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How to Clean an Activated Carbon Filter

How to Clean an Activated Carbon Filter

Activated carbon filters are one of the most common types used in gravity water filters, reverse osmosis systems,
under sink water purifiers, pitchers, and other applications. But after some time, they can become clogged and stop working efficiently. Here’s a guide on how to clean activated carbon filters to restore performance.

When to Clean Activated Carbon Filters

Over time, activated carbon can accumulate sediment, scale, organic contaminants, bacteria, and other buildup that impedes flow and filtration. It’s a good idea to periodically clean carbon filters every 6–12 months or when you notice:

  • Reduced water flow and pressure
  • Change in taste, odour, or appearance of water
  • Failure to adequately remove chlorine or other chemicals

Simple Rinsing

For basic filter maintenance, you can simply rinse activated carbon media under running water to wash away loose sediment and particulate. Swish the carbon grains gently during rinsing.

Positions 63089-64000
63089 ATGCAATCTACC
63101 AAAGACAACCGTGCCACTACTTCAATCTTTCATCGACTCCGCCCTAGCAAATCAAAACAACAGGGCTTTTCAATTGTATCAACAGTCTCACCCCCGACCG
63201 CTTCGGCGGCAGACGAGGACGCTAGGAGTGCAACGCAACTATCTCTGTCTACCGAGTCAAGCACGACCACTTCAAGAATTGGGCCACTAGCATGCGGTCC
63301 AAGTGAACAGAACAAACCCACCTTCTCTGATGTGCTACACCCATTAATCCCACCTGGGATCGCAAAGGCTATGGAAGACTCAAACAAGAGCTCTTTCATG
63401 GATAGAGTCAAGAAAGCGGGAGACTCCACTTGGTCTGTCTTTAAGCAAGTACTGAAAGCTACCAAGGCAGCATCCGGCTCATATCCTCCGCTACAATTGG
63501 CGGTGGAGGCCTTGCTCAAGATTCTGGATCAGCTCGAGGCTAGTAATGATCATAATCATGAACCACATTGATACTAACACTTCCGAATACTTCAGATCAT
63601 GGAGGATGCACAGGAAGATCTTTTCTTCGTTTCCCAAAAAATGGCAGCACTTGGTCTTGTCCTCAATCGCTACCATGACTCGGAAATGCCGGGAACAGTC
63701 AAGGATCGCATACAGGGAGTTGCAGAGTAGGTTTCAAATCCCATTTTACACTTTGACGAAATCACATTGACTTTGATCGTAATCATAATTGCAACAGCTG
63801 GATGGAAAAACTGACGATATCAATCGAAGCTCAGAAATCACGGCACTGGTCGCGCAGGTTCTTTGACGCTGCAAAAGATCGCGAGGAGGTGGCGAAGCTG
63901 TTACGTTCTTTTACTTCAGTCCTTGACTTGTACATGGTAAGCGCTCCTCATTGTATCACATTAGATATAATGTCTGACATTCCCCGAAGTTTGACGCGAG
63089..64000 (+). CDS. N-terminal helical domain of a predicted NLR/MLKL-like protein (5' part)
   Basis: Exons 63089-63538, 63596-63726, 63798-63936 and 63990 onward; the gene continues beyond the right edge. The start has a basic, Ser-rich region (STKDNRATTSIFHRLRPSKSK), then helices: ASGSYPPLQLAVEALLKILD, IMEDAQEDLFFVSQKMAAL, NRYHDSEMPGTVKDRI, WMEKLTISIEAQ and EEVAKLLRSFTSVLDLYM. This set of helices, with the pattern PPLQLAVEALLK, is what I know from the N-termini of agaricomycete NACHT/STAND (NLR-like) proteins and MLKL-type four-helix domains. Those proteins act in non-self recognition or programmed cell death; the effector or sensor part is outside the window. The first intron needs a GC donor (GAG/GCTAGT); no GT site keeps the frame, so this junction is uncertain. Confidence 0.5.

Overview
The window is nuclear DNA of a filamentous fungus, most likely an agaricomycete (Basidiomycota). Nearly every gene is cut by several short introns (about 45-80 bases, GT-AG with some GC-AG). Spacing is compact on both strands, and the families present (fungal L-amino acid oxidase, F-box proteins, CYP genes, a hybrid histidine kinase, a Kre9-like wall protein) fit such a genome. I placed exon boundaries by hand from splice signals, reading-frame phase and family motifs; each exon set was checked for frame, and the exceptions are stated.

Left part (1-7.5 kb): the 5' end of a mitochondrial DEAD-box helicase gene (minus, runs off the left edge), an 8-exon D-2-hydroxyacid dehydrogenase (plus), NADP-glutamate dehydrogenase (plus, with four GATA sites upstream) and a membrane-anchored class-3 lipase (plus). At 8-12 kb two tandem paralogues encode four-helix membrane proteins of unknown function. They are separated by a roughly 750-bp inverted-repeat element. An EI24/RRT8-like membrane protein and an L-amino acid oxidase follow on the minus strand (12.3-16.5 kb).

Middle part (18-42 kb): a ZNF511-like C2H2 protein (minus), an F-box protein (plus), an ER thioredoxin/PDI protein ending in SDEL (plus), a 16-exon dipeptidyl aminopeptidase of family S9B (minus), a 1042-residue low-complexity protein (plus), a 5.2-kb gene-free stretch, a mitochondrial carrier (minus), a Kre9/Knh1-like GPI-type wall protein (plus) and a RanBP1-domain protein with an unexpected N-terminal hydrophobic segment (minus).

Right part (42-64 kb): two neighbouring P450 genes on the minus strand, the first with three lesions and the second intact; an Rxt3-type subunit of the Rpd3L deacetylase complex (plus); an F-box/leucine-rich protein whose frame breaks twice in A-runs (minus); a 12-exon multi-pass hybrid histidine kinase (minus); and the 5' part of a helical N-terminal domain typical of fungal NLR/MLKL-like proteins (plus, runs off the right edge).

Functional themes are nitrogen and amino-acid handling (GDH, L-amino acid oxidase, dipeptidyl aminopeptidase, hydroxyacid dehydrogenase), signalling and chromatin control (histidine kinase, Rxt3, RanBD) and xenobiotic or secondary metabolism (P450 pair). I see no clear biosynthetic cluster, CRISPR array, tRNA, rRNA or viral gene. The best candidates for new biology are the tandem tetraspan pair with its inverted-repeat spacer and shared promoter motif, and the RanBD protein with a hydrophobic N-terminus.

Soaking in Solution

For a deeper clean, make a solution of warm water, lemon juice, and salt. Soak the activated carbon for an hour, swishing occasionally. The acidity helps dissolve mineral scale, while the salt abrasion scrubs the carbon surface. Rinse thoroughly. 

Hydrogen Peroxide or Vinegar

To help sanitise and deodorise, some use dilute hydrogen peroxide or white vinegar instead of lemon juice. Let the carbon soak for an hour before rinsing. Avoid bleach solutions, as they degrade the carbon.

Avoid Scrubbing

Never aggressively scrub carbon media, as it can damage the porous surface needed for filtration. Gentle swirling during soaking is sufficient. Handle carbon carefully.

Reactivate in the Oven

If basic cleaning fails to restore filtration capacity, try “reactivating” carbon in the oven at 120°C for 30 minutes. This burns away organic contaminants. Replace if still underperforming.

With regular maintenance cleaning, activated carbon filters will provide consistent water filtration and protect the membrane of reverse osmosis systems. Always replace any housings, washers, etc. during maintenance. A clean filter means clean, healthy water.